Ash Luft

Ash luft
Ash Luft's hopes to engineer a device that gives more autonomy to people with disabilities.

A love of problem-solving

“I’ve always been fascinated with how things work,” Ash Luft says, “Not just in the sense of electronics but how technology can be used to solve problems in our bodies.”

It was her love of solving problems that led her to the University of Victoria to study Computer Science. After completing a bachelor’s degree in 2012, Ash started a master’s in Electrical Engineering.

“It was my late grandfather who was blind that inspired my project,” she says. “I wanted to create a device that would give him or others who have disabilities, more autonomy.”

After talking with researchers at UVic’s CanAssist, Luft decided to improve a headband device that could be used by someone with limited mobility to use a computer or electronic device like an iPod. Using a prototype started at CanAssist that allowed the user to adjust the volume of their device up or down, Luft increased the headband’s function to include two more actions.

“It’s like giving the user a joystick instead of a light switch,” says Luft.

Seeing her hard work come to fruition has not come without sacrifice. Ash had to cut her work hours and take a loss of income to pursue her master’s program. Which is why learning she was a recipient of the Dr. James B. Haddow Scholarship was all the sweeter.

Dr. James B Haddow Scholarship

“I can’t tell you how relieved I was when I got the news,” Luft says. “Not only did it relieve the financial pressure that I feel but it is reassuring that people see the impact of my work.”

Jean Haddow established the scholarship in honour of her husband, late Professor Emeritus Jim Haddow, to support women who were pursuing degrees in engineering.

“Jim felt some of his best students were women,” Jean Haddow, James’ widow explains. “It was his goal to encourage more women to enter the field.”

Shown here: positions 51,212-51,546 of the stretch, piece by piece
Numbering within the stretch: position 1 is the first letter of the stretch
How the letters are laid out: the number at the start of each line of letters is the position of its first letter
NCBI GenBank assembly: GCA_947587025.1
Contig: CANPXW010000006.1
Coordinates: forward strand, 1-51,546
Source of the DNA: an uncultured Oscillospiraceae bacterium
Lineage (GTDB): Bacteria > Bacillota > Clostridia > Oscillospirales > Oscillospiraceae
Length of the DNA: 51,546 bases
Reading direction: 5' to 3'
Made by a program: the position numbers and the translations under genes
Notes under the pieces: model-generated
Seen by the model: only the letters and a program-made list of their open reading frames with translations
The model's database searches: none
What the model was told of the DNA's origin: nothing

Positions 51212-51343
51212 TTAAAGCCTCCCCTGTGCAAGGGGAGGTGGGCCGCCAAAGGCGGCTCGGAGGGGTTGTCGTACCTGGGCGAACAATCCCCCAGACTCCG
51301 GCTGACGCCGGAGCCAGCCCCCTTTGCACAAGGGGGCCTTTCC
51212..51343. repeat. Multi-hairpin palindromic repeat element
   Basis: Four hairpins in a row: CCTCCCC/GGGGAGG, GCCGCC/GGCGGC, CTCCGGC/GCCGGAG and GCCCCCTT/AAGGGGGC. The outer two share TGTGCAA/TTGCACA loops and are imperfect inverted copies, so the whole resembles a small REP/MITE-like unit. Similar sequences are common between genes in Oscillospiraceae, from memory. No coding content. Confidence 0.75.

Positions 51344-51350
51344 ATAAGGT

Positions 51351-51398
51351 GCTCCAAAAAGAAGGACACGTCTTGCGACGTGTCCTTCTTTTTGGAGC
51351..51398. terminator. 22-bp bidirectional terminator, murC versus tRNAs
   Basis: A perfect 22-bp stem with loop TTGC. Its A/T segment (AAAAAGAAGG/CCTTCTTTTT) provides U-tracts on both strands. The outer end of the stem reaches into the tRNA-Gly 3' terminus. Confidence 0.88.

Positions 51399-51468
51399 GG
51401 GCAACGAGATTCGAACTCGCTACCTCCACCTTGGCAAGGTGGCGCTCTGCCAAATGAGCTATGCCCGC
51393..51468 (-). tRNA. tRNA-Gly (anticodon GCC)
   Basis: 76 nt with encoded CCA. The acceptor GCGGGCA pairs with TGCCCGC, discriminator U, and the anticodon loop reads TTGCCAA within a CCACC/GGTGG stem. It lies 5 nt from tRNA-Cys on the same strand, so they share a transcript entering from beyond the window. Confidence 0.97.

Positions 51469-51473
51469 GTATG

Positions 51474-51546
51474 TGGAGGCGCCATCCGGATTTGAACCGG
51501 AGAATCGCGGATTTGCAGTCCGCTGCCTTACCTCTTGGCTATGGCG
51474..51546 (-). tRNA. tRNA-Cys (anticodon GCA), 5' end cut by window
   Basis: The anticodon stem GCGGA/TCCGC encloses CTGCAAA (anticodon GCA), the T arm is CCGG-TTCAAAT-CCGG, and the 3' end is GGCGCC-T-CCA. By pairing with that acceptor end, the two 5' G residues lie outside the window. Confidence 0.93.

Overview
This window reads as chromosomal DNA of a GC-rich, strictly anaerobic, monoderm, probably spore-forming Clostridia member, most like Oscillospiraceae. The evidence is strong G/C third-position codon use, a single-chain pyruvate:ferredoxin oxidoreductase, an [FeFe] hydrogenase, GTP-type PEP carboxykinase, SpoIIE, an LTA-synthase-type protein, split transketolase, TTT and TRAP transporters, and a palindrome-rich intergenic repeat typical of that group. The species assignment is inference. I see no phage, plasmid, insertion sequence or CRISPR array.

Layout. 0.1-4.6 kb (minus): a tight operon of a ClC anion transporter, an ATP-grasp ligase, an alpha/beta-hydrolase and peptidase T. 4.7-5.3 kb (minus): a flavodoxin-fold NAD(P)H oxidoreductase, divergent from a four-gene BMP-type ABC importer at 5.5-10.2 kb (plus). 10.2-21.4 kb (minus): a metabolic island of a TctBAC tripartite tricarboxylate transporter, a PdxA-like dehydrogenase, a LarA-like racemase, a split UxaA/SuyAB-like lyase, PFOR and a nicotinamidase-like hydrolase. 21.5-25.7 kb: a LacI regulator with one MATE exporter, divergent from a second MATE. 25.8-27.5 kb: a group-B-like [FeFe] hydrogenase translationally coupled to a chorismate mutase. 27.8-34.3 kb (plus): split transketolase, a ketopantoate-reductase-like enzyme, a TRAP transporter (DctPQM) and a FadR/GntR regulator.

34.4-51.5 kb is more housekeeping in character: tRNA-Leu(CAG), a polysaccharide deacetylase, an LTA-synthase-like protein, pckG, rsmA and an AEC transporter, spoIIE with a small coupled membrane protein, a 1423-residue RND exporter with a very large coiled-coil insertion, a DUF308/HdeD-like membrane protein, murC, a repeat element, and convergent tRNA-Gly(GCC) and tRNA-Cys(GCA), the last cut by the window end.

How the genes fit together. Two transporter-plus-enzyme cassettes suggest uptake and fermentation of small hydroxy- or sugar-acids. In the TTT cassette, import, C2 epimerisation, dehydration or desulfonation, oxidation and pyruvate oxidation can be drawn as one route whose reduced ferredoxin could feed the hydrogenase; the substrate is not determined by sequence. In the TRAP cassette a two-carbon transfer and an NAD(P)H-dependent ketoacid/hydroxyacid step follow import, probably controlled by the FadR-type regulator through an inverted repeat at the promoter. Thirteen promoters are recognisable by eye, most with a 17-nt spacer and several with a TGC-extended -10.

Jean says that Jim was a lifelong learner himself and wanted to make sure students were well supported. As a professor, that often meant inviting them to dinner at their house. “When Jim was finishing his PhD we had two young kids and needed scholarships just to makes ends meet sometimes,” Jean explains.

Current Faculty Dean Peter Wild was a grad student when Haddow was teaching at UVic. “I can remember being invited to the Haddow’s home many times,” Wild says. “He truly loved teaching and working with students and would go out of his way to help someone struggling to understand a concept.” 

Continuing the Legacy

For Luft, learning about the legacy James Haddow created in UVic’s Engineering program is reassurance she’s in the right place.

“This scholarship has made a huge impact on my life,” Luft says. “It has lessened the financial strain of tuition and given me the confidence to research ways technology can be used to improve people’s lives, which will hopefully impact many more people in the future.”

Luft hopes she too can return the generosity she received from the Haddows by supporting other engineering students in the future.

“I cannot thank the Haddows enough,” Luft says. “I hope to continue their legacy of supporting students by giving back myself someday.”